To be sure, there is at present no evidence that China intends to divert its potential new plutonium horde to weapons use, though Beijing continues to be rather conspicuous in its refusal to adopt a moratorium on fissile material production for weapons purposes and has collaborated with Pakistan for many years to prevent the U.N. Conference on Disarmament from negotiating a Fissile Material Cutoff Treaty. Our concern and that of this study is not that Beijing necessarily intends to divert these huge quantities of plutonium to weapons, but that it could do so and might yet choose to – and that China’s civil-nuclear excursion into the “plutonium economy,” an effort that is neither technically necessary nor likely to be economically worthwhile, represents a colossal global security liability. As this report makes clear, if China opted to divert its burgeoning civil-nuclear plutonium program to weapons purposes, it could increase the size of its operational nuclear arsenal to a level approximating those of the United States or the Russian Federation.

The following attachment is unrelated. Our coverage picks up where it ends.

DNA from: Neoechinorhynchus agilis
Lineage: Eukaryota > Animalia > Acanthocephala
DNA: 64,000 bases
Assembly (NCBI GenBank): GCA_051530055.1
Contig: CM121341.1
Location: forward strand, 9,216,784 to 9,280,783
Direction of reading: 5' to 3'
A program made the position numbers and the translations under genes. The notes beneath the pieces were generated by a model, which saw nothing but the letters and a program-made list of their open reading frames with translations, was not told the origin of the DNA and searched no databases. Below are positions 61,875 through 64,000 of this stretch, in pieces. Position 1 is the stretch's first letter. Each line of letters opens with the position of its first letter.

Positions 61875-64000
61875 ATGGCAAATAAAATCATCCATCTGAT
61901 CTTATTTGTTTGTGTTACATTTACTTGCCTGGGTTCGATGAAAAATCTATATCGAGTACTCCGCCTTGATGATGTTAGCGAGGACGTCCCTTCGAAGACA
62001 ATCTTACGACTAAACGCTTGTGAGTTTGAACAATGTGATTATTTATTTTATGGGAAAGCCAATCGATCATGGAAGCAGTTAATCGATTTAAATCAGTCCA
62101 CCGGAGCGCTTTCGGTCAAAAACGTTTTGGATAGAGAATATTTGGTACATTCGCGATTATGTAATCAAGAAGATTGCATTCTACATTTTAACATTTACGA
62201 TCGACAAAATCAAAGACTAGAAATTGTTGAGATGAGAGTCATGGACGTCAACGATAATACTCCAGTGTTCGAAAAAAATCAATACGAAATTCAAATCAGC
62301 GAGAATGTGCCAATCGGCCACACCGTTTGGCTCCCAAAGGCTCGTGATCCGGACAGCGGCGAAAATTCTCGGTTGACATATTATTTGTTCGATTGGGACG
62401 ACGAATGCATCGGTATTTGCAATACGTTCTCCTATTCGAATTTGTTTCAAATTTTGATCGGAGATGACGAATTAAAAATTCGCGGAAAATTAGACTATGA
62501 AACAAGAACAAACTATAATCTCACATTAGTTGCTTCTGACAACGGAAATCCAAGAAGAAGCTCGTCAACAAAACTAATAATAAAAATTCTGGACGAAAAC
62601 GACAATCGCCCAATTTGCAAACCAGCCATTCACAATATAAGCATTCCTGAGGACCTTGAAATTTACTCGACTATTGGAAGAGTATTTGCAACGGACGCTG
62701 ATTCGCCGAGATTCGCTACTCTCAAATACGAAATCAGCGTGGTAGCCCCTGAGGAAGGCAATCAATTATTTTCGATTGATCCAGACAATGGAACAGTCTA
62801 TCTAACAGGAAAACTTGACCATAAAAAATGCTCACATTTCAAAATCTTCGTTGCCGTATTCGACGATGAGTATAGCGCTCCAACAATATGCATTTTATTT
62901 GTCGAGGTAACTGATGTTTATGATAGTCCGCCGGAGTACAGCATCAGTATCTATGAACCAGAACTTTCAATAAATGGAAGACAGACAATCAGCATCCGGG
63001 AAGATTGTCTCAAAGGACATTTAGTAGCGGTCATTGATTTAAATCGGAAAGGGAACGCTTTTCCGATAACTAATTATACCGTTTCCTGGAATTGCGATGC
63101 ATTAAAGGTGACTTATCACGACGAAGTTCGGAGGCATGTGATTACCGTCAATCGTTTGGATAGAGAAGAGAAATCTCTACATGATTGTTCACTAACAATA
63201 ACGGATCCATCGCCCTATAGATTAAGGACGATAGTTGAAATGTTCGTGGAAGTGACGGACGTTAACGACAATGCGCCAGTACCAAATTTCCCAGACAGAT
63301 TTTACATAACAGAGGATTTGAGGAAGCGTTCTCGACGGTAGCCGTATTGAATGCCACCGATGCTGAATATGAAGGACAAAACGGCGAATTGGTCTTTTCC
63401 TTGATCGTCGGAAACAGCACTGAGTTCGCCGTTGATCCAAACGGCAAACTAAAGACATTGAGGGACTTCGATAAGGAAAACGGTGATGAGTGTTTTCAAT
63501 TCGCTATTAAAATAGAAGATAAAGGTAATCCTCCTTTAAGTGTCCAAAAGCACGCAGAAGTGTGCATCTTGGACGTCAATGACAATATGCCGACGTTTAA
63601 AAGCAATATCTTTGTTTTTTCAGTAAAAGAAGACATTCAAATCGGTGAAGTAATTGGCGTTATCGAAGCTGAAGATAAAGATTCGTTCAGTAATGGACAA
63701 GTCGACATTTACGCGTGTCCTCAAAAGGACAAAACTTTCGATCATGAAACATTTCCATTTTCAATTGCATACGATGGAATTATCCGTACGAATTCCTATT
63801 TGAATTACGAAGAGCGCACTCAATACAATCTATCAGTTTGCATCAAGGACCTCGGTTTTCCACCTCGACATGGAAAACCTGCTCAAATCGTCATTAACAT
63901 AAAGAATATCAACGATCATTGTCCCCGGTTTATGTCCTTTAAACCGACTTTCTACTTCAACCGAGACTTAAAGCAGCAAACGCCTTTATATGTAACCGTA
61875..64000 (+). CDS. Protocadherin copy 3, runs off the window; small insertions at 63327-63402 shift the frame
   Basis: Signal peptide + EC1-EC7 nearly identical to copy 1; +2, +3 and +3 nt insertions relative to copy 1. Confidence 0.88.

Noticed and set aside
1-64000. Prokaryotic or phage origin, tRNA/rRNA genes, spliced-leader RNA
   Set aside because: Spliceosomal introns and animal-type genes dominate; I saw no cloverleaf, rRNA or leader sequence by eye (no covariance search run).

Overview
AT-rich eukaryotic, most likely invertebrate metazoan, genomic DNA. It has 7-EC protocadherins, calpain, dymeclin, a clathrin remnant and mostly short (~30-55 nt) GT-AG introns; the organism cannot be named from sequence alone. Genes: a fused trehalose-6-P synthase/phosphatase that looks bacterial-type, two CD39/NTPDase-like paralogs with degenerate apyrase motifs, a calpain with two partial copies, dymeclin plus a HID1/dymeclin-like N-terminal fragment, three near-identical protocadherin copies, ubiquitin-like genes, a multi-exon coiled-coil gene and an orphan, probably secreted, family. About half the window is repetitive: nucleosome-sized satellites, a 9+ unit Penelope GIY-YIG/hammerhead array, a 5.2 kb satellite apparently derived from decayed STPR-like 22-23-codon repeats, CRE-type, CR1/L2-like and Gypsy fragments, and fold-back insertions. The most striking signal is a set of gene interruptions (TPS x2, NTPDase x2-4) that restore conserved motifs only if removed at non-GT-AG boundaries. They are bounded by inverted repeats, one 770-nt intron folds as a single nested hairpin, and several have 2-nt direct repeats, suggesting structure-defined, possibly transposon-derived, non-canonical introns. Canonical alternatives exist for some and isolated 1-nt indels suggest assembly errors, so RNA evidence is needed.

China’s determination to pursue plutonium reprocessing and breeder reactors seems to be driven by its desire to dominate the future’s cutting-edge technologies, as part of the Chinese Communist Party’s broader agenda of making the PRC the pre-eminent world power by 2049 – the centennial of the Party’s seizure of power. Most technically capable countries, however, have correctly concluded that fueling fast reactors with plutonium is better described as “pipe dream” than “cutting-edge.” As this report demonstrates, creating more plutonium (beyond the c.500 tons humans have created since the 1940s) will not solve the essential problem: plutonium is a product of negative economic value, the very existence of which creates unnecessary risks and the disposal of which is terribly expensive.